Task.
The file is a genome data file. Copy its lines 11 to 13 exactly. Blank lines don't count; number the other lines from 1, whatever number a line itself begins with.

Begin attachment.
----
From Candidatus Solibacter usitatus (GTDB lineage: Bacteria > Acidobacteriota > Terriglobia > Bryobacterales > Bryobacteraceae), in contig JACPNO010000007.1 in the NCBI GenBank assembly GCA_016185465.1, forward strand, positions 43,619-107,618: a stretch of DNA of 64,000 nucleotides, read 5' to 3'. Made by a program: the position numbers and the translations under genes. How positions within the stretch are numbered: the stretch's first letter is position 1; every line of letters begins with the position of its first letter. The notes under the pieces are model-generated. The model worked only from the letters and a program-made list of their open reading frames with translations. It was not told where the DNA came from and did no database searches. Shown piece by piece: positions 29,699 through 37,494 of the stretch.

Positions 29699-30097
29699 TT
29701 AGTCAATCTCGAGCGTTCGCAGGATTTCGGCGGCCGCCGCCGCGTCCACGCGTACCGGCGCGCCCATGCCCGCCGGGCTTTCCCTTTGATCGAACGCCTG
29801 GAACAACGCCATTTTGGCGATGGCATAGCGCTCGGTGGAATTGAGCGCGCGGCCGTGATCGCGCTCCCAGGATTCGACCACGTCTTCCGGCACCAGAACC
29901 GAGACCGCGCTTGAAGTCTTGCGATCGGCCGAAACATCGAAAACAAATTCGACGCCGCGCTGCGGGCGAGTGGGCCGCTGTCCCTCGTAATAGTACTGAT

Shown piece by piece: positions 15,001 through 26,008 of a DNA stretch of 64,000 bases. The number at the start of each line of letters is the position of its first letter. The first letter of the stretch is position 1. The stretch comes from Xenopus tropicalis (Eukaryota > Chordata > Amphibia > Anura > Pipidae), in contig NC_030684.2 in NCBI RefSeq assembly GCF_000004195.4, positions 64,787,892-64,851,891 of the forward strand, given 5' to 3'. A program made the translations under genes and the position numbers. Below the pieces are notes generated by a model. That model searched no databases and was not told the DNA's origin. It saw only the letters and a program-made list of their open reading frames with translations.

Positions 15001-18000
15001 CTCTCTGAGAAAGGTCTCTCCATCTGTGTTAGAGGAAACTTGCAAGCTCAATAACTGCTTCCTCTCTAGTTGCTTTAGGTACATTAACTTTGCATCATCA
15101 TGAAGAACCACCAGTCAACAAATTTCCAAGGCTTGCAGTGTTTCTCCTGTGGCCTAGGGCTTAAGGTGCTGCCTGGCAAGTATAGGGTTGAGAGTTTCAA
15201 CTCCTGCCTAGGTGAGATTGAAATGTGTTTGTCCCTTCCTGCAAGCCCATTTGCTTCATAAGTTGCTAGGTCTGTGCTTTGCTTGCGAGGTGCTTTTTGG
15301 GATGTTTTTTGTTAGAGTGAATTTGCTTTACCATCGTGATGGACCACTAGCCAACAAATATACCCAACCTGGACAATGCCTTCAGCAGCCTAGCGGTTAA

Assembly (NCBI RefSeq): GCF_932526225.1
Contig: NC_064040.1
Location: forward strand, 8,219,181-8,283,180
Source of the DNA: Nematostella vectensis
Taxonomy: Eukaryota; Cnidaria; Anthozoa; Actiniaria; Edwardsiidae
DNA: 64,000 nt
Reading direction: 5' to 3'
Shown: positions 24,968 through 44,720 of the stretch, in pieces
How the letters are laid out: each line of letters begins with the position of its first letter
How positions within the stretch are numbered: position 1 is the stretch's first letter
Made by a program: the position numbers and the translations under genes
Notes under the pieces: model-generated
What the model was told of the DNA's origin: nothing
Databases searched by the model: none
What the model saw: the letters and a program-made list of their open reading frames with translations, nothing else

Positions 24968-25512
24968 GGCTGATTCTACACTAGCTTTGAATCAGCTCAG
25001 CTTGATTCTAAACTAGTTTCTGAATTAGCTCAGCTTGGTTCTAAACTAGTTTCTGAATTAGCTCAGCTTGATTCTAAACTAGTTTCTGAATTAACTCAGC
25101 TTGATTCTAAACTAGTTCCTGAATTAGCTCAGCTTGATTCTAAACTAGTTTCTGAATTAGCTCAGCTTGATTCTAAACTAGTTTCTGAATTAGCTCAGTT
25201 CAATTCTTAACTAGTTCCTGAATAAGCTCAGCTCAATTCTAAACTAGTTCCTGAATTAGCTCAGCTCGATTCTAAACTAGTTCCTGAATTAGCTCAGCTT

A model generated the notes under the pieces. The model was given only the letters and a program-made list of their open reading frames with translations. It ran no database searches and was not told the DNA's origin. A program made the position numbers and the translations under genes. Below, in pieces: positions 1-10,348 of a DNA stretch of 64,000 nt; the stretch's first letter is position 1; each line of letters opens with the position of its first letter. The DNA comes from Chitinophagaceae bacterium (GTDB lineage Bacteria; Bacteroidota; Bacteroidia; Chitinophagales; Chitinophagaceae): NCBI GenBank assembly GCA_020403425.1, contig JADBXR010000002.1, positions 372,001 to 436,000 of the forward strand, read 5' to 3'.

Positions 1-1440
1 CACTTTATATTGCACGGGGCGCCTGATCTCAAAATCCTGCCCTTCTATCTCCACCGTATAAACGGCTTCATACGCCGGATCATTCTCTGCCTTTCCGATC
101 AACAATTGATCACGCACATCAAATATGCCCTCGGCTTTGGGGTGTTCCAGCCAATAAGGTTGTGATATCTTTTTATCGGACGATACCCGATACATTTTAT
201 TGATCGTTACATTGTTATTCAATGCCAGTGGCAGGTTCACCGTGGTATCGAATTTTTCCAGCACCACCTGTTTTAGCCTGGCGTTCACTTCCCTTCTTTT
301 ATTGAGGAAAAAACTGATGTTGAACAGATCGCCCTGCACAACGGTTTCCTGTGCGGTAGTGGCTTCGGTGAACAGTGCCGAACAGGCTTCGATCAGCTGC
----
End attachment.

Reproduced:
15201 CTCCTGCCTAGGTGAGATTGAAATGTGTTTGTCCCTTCCTGCAAGCCCATTTGCTTCATAAGTTGCTAGGTCTGTGCTTTGCTTGCGAGGTGCTTTTTGG
15301 GATGTTTTTTGTTAGAGTGAATTTGCTTTACCATCGTGATGGACCACTAGCCAACAAATATACCCAACCTGGACAATGCCTTCAGCAGCCTAGCGGTTAA

Assembly (NCBI RefSeq): GCF_932526225.1